By Alex Card
March is Developmental Disabilities Awareness Month, a national period dedicated to recognizing and raising awareness around the challenges faced by individuals with developmental disabilities and their loved ones.
Developmental disabilities are a group of conditions that impact a person’s ability to function in everyday life due to physical, learning, language, or behavioral impairments. While data can’t fully convey the experiences and challenges of the people living with these conditions and those involved with their care, it can help us better see the bigger picture and understand developmental disability at the population level.
So what can we take away from the data behind developmental disabilities?
Developmental disabilities are fairly common
These conditions are more common than you probably imagine: According to the Centers for Disease Control & Prevention (CDC), approximately 1 in 6 children in the United States—or about 12 million kids—has a developmental disability.
That rate seems to be going up. Research from the CDC and the Health Resources and Services Administration found that the percentage of children with developmental disabilities increased from 16.2% in 2009 to 17.8% in 2017.
To get this data, the CDC conducts studies like the National Health and Nutrition Examination Survey and the National Health Interview Survey.
Autism, speech/language, and intellectual disorders top docs’ dockets
Not all developmental disabilities are equally visible, which can make it tough to understand the prevalence of these conditions without relying on diagnosis data. Of course, even that data can’t tell us everything—it’s not uncommon for a person with autism to go undiagnosed for much or all of their life, for instance—but it can help us start to establish trends.
The International Classification of Diseases categorizes most developmental disabilities as “Pervasive and specific developmental disorders” under the diagnosis code range F80-F89, with intellectual disorders getting a separate code range (F70-F79) to denote severity. Using commercial claims data, we can get an idea of how prevalent these conditions are based on their relative share of diagnosis claims.
Developmental disabilities by percentage of physician encounters
|% of total diagnoses for dev. disabilities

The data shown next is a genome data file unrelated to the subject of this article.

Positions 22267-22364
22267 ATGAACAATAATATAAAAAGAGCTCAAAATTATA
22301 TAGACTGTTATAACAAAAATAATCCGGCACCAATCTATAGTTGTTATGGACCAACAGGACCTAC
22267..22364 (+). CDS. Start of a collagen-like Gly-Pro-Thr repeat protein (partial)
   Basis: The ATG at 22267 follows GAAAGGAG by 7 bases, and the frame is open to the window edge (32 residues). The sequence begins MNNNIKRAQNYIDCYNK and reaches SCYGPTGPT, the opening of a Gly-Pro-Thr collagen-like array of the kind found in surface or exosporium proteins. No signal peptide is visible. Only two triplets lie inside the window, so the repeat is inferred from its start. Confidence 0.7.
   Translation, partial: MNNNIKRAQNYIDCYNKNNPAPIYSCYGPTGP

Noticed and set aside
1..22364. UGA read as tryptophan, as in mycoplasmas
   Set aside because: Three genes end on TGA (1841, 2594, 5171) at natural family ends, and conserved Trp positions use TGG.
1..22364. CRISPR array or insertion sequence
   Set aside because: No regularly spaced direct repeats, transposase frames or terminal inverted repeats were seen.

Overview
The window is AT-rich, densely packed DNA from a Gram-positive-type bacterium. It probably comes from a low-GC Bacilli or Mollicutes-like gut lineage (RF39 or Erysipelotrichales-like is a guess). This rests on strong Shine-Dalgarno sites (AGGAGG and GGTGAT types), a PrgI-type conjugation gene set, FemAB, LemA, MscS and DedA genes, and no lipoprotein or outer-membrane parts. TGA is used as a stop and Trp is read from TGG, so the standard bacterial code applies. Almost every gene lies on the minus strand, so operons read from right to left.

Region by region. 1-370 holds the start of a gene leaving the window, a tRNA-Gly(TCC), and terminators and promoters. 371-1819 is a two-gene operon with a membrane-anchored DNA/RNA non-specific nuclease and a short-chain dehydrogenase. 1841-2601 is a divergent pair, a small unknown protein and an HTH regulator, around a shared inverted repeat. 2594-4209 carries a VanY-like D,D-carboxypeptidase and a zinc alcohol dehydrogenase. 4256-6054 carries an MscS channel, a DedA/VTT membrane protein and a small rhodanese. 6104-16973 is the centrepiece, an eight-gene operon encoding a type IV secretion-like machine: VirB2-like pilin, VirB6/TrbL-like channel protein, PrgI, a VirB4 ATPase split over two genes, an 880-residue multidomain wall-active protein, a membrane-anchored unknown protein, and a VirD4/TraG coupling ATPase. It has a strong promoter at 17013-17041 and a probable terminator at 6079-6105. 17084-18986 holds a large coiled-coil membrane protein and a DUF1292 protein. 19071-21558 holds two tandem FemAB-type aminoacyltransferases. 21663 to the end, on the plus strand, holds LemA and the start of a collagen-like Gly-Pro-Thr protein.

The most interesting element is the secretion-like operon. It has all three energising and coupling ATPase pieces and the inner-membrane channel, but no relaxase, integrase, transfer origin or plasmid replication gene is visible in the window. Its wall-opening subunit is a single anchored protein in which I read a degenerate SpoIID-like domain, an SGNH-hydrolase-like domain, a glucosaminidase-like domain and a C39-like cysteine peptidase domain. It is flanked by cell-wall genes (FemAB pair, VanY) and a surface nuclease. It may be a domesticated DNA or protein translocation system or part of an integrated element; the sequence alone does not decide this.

|Mixed receptive-expressive language disorder
|Developmental disorder of speech and language, Unspecified developmental disorder
|Specific developmental disorder of motor function
|Expressive language disorder
|Other disorders of psychological development
|Unspecified intellectual disabilities
|Mild intellectual disabilities
|Developmental disorder of scholastic skills, unspecified
|Other developmental disorders of speech and language
|Moderate intellectual disabilities
|Social pragmatic communication disorder
|Unspecified disorder of psychological development
|Childhood onset fluency disorder
|Specific reading disorder
|Severe intellectual disabilities
|Pervasive developmental disorder, unspecified
|Speech and language development delay due to hearing loss
Fig. 1 Analysis performed using data from Atlas All-Payor Claims database for 2022 under the F80-F89 code range. Commercial claims data is sourced from multiple medical claims clearinghouses in the U.S. Data is updated monthly.
Autism spectrum disorders (ASD) are among the most commonly diagnosed developmental disabilities, representing 44.2% of all 2022 diagnosis claims within the related ICD-10 code range. Around 1 in 44 U.S. children has an ASD, according to the CDC, with boys being four times more likely to be diagnosed than girls.
This broad range of conditions can present a variety of challenges to a person’s social skills, behavioral function, and verbal and nonverbal communicative abilities. Each person with autism has their own unique strengths and weaknesses; while one person may function well in daily life, another may require full-time care. Around a third of children with ASD have an intellectual disability, according to a 2017 report by Autism Speaks.